Teaching that if you don’t obey, the person (or God) who claims to love you will hurt you (apparently horrifically, if he’s the Christian God) teaches the exact opposite of empathy, and thus seems (almost by design) to lead to the destruction of community.

*** *** ***

We didn’t punish our child while she was learning.  She made mistakes; who doesn’t?  And because she was a kid, she was making more mistakes than an adult would.  But we worked with her – reasoned with her – to figure them out, and find solutions for them.

This frustrated and annoyed her teachers to no end, I have to say.  They would send home notes about her transgressions at school, obviously expecting us to take action – and by action they meant punishment, and by punishment I expect they meant beatings – and we would reason with our child, and send her on back to school.

“Those delagars,” the school said once, within earshot of our child, I might add:  “They don’t do anything to that child!”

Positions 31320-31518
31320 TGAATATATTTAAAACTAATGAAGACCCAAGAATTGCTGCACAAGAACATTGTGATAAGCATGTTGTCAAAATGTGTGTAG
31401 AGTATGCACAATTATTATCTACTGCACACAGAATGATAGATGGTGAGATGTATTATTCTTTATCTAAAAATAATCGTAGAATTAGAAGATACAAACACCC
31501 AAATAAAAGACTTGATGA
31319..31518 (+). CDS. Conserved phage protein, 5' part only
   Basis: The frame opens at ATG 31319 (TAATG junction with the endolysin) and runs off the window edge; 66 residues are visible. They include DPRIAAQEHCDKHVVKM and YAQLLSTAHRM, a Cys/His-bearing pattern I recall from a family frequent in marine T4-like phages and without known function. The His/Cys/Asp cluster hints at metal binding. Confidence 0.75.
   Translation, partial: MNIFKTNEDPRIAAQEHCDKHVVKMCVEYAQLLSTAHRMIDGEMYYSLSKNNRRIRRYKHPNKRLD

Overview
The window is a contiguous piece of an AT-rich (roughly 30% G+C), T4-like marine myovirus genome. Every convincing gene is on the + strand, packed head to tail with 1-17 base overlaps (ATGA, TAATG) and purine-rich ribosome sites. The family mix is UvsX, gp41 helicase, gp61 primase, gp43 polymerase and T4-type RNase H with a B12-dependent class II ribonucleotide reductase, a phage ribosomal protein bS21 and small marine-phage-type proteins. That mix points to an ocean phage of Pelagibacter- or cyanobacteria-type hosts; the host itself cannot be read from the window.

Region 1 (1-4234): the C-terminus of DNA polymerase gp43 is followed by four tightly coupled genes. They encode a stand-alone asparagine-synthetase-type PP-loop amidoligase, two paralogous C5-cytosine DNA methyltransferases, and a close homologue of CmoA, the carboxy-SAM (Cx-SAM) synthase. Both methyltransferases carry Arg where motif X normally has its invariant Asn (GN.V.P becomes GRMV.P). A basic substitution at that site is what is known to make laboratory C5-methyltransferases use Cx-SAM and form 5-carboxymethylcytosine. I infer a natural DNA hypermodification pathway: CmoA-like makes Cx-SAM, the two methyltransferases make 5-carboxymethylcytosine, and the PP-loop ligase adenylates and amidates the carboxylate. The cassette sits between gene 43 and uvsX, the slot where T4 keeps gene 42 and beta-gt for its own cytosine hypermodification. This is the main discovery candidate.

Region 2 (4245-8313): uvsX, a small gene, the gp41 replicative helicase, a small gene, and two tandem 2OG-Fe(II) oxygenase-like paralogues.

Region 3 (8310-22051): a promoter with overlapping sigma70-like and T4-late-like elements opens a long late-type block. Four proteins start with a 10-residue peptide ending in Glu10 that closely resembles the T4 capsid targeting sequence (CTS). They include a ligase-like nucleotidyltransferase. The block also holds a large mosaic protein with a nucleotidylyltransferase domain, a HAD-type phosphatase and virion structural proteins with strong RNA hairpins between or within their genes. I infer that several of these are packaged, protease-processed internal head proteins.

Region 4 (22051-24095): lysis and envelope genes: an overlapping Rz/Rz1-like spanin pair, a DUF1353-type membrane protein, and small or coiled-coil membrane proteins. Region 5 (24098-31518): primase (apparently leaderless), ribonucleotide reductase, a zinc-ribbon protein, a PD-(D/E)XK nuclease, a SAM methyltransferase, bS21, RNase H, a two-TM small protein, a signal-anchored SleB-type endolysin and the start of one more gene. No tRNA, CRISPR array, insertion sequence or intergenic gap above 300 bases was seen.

Education, y’all.  It’s nothing at all.

Eventually, we moved to homeschooling for those years between eleven and fifteen – yes, partly because of this conflict with her Evangelical teachers – so it’s only now that she is free to unleash the rapier of her reasoning mind on her classmates.

It’s been interesting to watch.  She’s not the obnoxious kid I am sad to say I was, from time to time, relentlessly battering my Baptist schoolmates in New Orleans with the contradictions in their faith (“If we’re not supposed to divorce, why does Abraham send away Hagar? Huh? Huh?” “If drinking’s so wrong, why’s Jesus turn water into wine at that wedding, huh?  HUH?”)The_Marriage_at_Cana_-_Decani

Rather, when her friends are moving away from the bonds of religion, she doesn’t nag or badger them.  Instead, she is there for them.  She listens to their doubts. They reason together.